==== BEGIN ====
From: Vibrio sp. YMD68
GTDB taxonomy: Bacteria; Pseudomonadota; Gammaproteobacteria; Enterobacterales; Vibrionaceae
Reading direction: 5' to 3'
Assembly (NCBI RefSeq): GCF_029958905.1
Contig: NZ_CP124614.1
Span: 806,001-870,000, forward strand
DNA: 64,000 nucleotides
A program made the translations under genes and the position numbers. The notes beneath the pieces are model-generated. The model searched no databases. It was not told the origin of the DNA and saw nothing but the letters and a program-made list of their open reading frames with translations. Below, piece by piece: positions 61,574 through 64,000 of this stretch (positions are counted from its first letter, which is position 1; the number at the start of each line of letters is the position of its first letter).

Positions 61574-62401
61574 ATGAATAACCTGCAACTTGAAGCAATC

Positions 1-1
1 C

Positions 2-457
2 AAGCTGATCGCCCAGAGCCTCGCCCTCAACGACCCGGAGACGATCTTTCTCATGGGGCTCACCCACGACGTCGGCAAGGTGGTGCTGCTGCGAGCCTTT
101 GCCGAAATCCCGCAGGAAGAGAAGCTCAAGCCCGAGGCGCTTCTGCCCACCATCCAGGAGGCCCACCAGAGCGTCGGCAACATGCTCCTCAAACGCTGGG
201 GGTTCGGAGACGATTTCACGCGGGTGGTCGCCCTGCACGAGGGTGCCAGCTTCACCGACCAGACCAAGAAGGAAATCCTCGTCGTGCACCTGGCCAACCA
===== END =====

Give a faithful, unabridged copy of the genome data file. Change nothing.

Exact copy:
From: Vibrio sp. YMD68
GTDB taxonomy: Bacteria; Pseudomonadota; Gammaproteobacteria; Enterobacterales; Vibrionaceae
Reading direction: 5' to 3'
Assembly (NCBI RefSeq): GCF_029958905.1
Contig: NZ_CP124614.1
Span: 806,001-870,000, forward strand
DNA: 64,000 nucleotides
A program made the translations under genes and the position numbers. The notes beneath the pieces are model-generated. The model searched no databases. It was not told the origin of the DNA and saw nothing but the letters and a program-made list of their open reading frames with translations. Below, piece by piece: positions 61,574 through 64,000 of this stretch (positions are counted from its first letter, which is position 1; the number at the start of each line of letters is the position of its first letter).

Positions 61574-62401
61574 ATGAATAACCTGCAACTTGAAGCAATC

Positions 1-1
1 C

Positions 2-457
2 AAGCTGATCGCCCAGAGCCTCGCCCTCAACGACCCGGAGACGATCTTTCTCATGGGGCTCACCCACGACGTCGGCAAGGTGGTGCTGCTGCGAGCCTTT
101 GCCGAAATCCCGCAGGAAGAGAAGCTCAAGCCCGAGGCGCTTCTGCCCACCATCCAGGAGGCCCACCAGAGCGTCGGCAACATGCTCCTCAAACGCTGGG
201 GGTTCGGAGACGATTTCACGCGGGTGGTCGCCCTGCACGAGGGTGCCAGCTTCACCGACCAGACCAAGAAGGAAATCCTCGTCGTGCACCTGGCCAACCA